Kiku - Serenity discovered...

by - Wednesday, October 15, 2014

Amid the autumn hues of pumpkin, ochre and plum, there is a place to encounter softer shades of a season's rite to passage the next in subtle submission. This place is the New York Botanical Garden's Kiku exhibit - The Art of the Japanese Garden. Hundreds of meticulously trained chrysanthemums (kiku) are on display for a limited time in the Enid A. Haupt Conservatory. The Kiku exhibit bows to hanami, the custom of taking pleasure in the beauty of flowers in magnificent display. So in addition to your pumpkin paths and cider donuts, visit the garden before October 26th to witness this horticultural feat firsthand.

Outside the conservatory, many summer blooms are still bright and bodacious.

In China and Japan, chrysanthemums have traditionally been cultivated for medicinal purposes, as kiku are associated in myth with good health and living a long life.

The chrysanthemums are trained to grow in complicated creations. The ozukuri, or "thousand bloom", begins with a small cutting of stem from a mature kiku plant. After planting it in a new pot, it is encouraged to grow five strong stems. Unwanted side branches are then pinched off and the plant is repotted in a wooden container, allowing each branch to be tied on a vertical stake to grow straight up. As the plant grows, its tip is pinched off to let side branches grow. Once the plant reaches six feet in height, its branches are untied and then retied onto an intricate framework. After flower buds form, all but one are removed from each branch.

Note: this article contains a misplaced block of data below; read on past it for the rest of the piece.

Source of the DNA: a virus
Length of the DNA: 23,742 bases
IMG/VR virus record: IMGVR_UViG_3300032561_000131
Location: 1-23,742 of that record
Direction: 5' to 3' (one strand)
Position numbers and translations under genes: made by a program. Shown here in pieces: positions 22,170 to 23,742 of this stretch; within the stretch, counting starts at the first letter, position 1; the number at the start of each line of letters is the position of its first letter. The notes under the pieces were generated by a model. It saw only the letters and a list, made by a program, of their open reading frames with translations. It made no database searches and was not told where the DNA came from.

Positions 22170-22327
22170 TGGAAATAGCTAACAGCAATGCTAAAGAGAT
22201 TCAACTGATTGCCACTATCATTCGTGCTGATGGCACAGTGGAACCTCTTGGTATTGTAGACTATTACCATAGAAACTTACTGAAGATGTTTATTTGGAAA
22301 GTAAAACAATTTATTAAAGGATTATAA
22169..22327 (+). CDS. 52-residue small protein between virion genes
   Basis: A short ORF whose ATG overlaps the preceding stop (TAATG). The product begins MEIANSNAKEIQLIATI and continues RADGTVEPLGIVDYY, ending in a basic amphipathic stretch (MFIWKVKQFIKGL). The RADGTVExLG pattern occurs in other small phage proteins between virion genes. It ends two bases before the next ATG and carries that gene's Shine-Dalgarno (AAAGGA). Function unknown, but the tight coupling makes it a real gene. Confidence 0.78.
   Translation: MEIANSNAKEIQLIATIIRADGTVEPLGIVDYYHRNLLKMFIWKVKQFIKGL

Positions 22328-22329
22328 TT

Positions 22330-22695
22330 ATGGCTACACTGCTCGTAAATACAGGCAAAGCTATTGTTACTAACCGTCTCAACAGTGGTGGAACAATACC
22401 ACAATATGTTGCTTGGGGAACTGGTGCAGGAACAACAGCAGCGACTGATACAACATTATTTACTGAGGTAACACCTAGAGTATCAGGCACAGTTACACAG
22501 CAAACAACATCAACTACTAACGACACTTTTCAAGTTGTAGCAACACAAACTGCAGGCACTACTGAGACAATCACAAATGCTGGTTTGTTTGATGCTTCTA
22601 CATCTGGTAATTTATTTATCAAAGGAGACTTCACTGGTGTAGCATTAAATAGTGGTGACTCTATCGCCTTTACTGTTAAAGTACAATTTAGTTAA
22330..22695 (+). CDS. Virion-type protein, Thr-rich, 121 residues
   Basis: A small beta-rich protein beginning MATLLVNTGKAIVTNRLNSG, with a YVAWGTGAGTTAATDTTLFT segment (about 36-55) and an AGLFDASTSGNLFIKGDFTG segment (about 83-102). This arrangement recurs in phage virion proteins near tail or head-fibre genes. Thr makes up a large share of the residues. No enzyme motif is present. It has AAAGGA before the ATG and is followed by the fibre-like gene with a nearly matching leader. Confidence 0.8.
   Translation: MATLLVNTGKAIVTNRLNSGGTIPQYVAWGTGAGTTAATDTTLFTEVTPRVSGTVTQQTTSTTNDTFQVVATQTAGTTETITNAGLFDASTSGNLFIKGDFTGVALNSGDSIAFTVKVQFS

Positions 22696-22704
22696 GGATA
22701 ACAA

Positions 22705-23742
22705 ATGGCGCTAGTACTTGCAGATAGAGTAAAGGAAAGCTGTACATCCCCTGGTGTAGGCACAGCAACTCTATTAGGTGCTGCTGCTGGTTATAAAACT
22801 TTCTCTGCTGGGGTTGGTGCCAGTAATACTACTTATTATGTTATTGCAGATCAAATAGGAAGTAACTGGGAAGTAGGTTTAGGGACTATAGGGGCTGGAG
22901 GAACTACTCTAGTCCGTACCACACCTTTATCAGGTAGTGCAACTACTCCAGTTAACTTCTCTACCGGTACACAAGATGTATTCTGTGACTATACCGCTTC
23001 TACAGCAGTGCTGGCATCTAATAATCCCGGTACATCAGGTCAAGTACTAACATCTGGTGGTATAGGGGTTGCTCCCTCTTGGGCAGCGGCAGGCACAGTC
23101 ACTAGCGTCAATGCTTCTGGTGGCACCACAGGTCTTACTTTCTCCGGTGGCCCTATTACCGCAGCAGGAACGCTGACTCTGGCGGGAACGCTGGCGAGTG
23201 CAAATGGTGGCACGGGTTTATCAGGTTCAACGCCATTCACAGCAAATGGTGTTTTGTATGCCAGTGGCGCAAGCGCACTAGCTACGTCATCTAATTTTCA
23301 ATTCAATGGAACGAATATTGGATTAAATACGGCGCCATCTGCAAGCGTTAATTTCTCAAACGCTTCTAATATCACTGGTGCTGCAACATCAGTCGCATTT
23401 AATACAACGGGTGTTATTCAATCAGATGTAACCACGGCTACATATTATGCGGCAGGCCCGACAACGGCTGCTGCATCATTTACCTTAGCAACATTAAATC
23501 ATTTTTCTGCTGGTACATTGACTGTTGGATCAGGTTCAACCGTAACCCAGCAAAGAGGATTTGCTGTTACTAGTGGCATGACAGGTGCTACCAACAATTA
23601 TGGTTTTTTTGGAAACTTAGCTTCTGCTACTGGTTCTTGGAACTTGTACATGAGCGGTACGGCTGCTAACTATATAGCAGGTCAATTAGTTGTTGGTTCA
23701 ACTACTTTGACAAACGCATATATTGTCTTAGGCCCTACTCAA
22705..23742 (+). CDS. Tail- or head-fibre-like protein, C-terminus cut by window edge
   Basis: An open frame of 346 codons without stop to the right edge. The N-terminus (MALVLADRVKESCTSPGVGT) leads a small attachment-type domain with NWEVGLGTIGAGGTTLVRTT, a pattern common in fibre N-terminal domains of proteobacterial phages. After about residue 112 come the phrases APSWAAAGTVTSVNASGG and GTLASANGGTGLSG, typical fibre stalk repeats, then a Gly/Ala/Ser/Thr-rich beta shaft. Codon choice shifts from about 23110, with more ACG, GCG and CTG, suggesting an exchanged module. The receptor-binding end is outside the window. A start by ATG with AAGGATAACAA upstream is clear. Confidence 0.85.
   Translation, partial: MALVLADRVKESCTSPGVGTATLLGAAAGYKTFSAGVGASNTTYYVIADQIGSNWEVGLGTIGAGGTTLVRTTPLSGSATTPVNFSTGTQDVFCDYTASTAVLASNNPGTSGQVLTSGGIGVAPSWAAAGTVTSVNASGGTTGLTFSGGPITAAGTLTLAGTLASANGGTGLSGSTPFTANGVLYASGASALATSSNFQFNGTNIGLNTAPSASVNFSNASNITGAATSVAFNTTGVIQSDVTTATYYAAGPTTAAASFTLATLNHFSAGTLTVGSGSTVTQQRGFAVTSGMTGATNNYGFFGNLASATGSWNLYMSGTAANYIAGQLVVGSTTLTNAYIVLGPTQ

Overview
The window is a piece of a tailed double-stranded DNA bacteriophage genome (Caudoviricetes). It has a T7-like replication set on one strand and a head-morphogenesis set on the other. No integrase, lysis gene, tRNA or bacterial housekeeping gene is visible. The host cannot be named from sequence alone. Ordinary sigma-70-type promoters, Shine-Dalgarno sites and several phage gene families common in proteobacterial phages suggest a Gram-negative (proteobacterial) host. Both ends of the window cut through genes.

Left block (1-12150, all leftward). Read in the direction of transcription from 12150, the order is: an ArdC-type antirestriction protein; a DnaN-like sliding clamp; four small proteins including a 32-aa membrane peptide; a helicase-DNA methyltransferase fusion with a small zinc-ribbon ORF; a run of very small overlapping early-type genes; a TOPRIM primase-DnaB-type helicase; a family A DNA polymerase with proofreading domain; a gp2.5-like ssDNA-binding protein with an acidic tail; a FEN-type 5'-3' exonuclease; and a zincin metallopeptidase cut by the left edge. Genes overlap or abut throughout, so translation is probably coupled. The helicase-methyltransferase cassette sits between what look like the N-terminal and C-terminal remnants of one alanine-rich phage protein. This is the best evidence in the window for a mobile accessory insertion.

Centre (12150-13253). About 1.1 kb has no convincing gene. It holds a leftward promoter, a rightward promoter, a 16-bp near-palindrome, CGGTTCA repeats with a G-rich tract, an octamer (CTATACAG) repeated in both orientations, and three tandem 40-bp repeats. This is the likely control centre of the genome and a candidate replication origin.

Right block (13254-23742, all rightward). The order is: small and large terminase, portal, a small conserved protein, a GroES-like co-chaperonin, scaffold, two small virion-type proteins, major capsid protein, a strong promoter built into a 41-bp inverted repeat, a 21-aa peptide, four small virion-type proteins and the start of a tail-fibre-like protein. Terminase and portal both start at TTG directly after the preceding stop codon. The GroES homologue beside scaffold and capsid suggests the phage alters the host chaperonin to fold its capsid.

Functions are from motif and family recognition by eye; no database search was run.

The bonsai tree is in full bloom. Longer autumn nights allow the flowers to burst into full color for the show's October duration.

Ogiku are traditionally displayed in a stripe design with diagonal rows of perfect pink, yellow and white flowers reminiscent of the pattern on a Japanese emperor's horse bridle.

The bridge-like curved kiku display was created by a new version of the technique used for cascade formations. As the chrysanthemum plant grows, the branches are then carefully woven into the mesh armature of the bridge.

The New York Botanical Garden is one of our favorite places to escape monotony of the everyday and immerse ourselves in beauty.

While kiku is the Japanese word for chrysanthemum, it also means "to hear; to listen; to be told; to obey; to follow". Thus the flower's link to health and long life... For to find true peace, one must hear their inner voice, listen to what it tells and obey the call to follow a personal path. 
Kiku... Serenity discovered in an afternoon... xoxo-Sonya

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